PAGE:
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Subsurface Barrier Layer Porosity (BLP)

BL patchiness

Top of Thermocline Depths (TTD_DTm02, blue) and Isopycnal Layer Depths (MLD_DReqDTm02, red) measured in the central Pacific from 5°S to 15°S along approximately 155°W during the science program of voyage S216 on SSV Robert C. Seamans of the Sea Education Association (map in the top right corner, the crosses indicate the stations, the voyage was undertaken southward). The measurements took place between 17 and 26 April 2008. Stations where the pycnocline is shallower than the thermocline are stations where a barrier layer was detected. This transects shows an example of the "patchiness" of BLT on timescales of 10 days and a few 100 km.

The surface mixed layer, as a fluid surface boundary layer, is a permanent feature of the ocean surface layer. On the contrary Barrier Layers (BL) are not necessarily present in the subsurface layer of the ocean. This observed patchiness (see figure on the right) has the potential to modify the importance of the BL on air-sea heat exchange, since the BL can only effectively obstruct the heat transfer if it is sufficiently persistent or if it is continuous over a sufficiently large area. If the barrier layer is dotted with "holes", in other words if it is relatively "porous", its role as an inhibitor of heat transfer can be greatly reduced, to the extent that the area available in the "holes" may allow turbulence and entrainment to act in the normal way.

BLs can appear or disappear according to the space and time scales of their formation and destruction mechanisms. BLs distribution at a specific grid point is thus not necessarily Gaussian but rather skewed toward high values. As a result, the classic approach for estimating BLT on a 2°×2°-monthly grid (see BLT section) possibly underestimates the thickness of the BL when it really occurs. Hereunder, we give two alternative variables that both characterizes what could be called the "really occuring" Barrier Layer Thickness: the revisited-BLT and the Barrier Layer Porosity (BLP).

NB: No smoothing or statistical interpolation were applied to those fields.





 1. revisited-BLT 

We estimate the revisited-BLT or "really-occuring"-BLT from both temperature and density profiles and for each given spatio-temporal grid box. In each meshbox, the revisited - BLT is the median of all classic BLT (with DT02 criterion here) that do exhibit a significant BLT. The selection criteria for each station to have such a significant BLT is given below :

revisited-BLT(x,y,t) = median[all significant-BLT in (x,y,t) meshbox]

where a significant-BLT is equivalent to the 2 following conditions :
   (1) BLT > 5 m
   (2) BLT > 0.1×TTD

A significant-BLT is large enough in absolute value (over 5m) and in relative value (more than 10% of the warm surface layer in which it is embedded). Note that this approach to estimate BLT is a modification of the classical approach. We call this new estimation of the "really occuring" BLT the revisited-BLT that will be by construction always greater or equal to the classic BLT.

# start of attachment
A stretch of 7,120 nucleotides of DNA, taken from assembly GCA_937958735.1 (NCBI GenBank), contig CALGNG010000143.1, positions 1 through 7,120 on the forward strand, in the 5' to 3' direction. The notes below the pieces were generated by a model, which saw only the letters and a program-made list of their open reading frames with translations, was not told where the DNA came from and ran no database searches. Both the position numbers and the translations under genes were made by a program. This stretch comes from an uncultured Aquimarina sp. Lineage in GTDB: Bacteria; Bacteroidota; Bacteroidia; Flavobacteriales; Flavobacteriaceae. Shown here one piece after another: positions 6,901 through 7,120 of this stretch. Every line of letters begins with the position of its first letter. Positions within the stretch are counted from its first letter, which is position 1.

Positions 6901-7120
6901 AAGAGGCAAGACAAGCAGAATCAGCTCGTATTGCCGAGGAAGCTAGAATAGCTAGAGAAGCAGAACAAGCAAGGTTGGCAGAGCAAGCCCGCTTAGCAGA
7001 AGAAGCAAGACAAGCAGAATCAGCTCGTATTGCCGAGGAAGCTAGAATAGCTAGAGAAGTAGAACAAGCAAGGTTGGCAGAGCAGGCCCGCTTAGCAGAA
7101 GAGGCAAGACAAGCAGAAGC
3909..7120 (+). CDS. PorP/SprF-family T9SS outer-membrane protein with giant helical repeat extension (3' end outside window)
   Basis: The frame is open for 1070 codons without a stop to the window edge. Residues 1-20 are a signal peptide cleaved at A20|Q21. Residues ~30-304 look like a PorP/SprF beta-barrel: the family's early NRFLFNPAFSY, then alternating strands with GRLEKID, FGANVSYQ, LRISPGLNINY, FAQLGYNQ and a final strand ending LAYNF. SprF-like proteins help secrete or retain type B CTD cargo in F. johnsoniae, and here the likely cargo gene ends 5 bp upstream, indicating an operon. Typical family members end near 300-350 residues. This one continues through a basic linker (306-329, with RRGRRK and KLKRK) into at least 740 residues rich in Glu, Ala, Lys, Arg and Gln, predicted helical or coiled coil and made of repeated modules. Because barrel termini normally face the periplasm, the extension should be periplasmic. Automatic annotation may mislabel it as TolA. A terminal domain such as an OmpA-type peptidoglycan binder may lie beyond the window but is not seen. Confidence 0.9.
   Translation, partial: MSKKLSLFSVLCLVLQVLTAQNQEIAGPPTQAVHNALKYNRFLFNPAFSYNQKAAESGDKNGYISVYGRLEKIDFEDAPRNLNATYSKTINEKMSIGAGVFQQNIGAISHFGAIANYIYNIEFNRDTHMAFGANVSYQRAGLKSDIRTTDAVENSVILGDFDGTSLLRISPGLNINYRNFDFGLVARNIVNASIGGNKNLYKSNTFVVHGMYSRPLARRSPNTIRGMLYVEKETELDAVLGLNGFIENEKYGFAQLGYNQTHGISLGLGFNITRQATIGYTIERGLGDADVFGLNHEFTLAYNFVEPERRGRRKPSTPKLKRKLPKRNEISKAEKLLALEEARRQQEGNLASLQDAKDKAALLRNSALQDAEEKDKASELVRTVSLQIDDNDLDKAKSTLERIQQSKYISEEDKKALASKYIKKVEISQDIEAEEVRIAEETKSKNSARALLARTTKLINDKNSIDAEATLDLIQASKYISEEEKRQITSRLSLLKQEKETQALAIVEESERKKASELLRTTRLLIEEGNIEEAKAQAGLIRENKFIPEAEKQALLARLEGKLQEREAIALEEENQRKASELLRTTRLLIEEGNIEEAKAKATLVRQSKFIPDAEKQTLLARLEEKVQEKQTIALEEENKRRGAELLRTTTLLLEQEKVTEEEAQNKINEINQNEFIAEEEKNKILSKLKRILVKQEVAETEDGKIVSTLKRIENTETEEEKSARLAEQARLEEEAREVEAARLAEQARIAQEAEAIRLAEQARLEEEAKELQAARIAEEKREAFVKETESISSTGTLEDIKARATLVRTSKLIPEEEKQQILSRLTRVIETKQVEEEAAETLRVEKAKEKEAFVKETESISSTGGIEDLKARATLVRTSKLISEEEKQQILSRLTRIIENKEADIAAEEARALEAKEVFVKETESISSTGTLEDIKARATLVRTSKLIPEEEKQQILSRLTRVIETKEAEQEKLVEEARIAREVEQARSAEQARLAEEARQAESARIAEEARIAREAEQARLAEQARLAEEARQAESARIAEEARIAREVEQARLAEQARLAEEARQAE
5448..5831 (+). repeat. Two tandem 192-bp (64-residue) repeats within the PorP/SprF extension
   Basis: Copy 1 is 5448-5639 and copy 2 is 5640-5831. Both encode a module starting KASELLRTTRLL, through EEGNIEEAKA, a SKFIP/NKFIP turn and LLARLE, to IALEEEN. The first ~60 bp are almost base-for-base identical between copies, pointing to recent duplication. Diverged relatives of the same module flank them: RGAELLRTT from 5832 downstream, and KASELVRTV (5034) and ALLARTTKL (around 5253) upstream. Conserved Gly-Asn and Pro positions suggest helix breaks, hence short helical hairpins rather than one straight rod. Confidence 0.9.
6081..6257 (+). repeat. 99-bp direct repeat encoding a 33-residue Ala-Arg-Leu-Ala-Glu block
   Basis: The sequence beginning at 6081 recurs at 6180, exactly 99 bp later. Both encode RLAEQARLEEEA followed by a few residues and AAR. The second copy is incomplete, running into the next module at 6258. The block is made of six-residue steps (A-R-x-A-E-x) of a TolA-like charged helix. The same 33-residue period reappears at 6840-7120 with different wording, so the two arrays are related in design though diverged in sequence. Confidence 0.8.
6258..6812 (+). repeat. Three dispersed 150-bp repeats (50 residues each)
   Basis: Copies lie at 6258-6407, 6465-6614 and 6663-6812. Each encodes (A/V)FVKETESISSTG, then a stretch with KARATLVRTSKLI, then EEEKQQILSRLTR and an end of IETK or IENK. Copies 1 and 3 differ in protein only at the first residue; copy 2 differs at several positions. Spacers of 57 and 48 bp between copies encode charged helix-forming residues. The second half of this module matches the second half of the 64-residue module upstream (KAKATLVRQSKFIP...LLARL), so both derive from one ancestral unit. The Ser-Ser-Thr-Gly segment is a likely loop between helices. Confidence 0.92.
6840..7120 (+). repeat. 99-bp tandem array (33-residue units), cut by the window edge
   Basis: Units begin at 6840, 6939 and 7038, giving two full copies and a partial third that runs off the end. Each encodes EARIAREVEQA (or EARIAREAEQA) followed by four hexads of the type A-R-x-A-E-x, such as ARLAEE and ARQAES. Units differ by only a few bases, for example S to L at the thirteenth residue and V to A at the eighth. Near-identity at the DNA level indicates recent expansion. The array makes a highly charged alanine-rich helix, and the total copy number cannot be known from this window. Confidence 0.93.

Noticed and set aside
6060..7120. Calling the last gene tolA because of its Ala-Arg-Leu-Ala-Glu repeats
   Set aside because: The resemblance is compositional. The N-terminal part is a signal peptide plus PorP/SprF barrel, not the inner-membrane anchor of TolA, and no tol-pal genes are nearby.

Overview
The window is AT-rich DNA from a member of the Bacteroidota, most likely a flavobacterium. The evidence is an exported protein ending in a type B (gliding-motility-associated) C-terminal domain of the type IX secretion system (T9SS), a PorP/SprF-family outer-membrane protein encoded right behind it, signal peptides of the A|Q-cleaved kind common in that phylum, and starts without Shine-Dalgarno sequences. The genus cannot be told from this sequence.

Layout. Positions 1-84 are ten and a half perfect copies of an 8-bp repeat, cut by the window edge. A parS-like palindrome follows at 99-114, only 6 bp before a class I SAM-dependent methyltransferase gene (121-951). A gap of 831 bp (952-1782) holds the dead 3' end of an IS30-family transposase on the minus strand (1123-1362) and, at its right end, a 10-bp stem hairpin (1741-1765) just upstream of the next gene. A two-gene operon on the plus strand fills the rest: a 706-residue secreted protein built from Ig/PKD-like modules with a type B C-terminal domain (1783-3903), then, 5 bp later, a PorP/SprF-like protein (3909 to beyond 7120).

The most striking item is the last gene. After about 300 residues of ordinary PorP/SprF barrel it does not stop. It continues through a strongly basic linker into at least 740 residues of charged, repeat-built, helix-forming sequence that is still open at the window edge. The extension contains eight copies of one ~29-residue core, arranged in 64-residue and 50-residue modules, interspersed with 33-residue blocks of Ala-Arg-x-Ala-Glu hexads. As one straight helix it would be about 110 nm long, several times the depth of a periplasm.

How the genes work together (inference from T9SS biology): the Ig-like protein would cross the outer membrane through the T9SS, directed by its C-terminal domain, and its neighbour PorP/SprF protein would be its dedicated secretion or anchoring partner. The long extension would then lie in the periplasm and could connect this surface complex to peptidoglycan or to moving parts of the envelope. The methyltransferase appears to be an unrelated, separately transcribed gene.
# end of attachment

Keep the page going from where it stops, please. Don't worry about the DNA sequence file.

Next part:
DATA 
1.1. Global Scale, Annual Climatology (12 month)
 
Space/Time Resolution Basic T/S Profiles Used Data File Plots Reference(s)

  • regular 2°×2° grid (no interpolation!)
  • monthly data

≃ 175,000 temperature/density profiles
More info...

revisited-blt_blp_DTm02_c1m_reg2.0_Global.nc
[3.9 Mo]

(updated Apr. 2009, same dataset as below for BLP)

pdf

Mignot et al. 2009 [6]
 




 2. BLP 

We estimate the Barrier Layer Porosity (BLP) from both temperature and density profiles and for each given spatio-temporal grid box. We calculate the ratio R of the number of stations where a significant-BLT (cf. section above) exists to the total number of stations in the grid box. This ratio can be considered as a measure of BL persistence. We define the BLP as the quantity 1-R, expressed in % :

BLP(x,y,t) = 100 × (1-R) = percentage of not significant-BLT in (x,y,t) meshbox

with: R = Nstations[with significant-BLT in (x,y,t) meshbox] / Nstations[total in (x,y,t) meshbox]

Our goal is to estimate the robustness of the measured BLT on a global scale regarding our time/space resolution. The greater the BL Porosity, the more uneven the distribution of the BLT with respect to the space/time scale considered and the greater the transmissivity of the region (the smaller the isolating effect of the Barrier Layer). By using the term "porosity", we deliberately propose an analogy with the situation in porous rocks where water can pass through the crevices and other openings but not through the rock itself. Note that this concept of BL porosity is close to the concept of sea ice concentration that defines, for a given grid point, the percentage of area covered by sea ice. For example, if a mesh box has a BLP = 70% and revisited-BLT = 30m, it means that about 70% of the mesh box has a non significant BLT, and only 30% of it has a BLT of median value = 30m. That BLT, despite being thick (even for the classic BLT that may be about 10m), has probably a low impact on air-sea interaction in the area (see Mignot et al., 2009 [6] for further discussions and details).

 DATA 
2.1. Global Scale, Annual Climatology (12 month)
 
Space/Time Resolution Basic T/S Profiles Used Data File Plots Reference(s)

  • regular 2°×2° grid (no interpolation!)
  • monthly data

≃ 780,000 temperature/density profiles
More info...

revisited-blt_blp_DTm02_c1m_reg2.0_Global.nc
[3.9 Mo]

(updated Apr. 2009, same dataset as above for revisited-BLT)

pdf

Mignot et al. 2009 [6]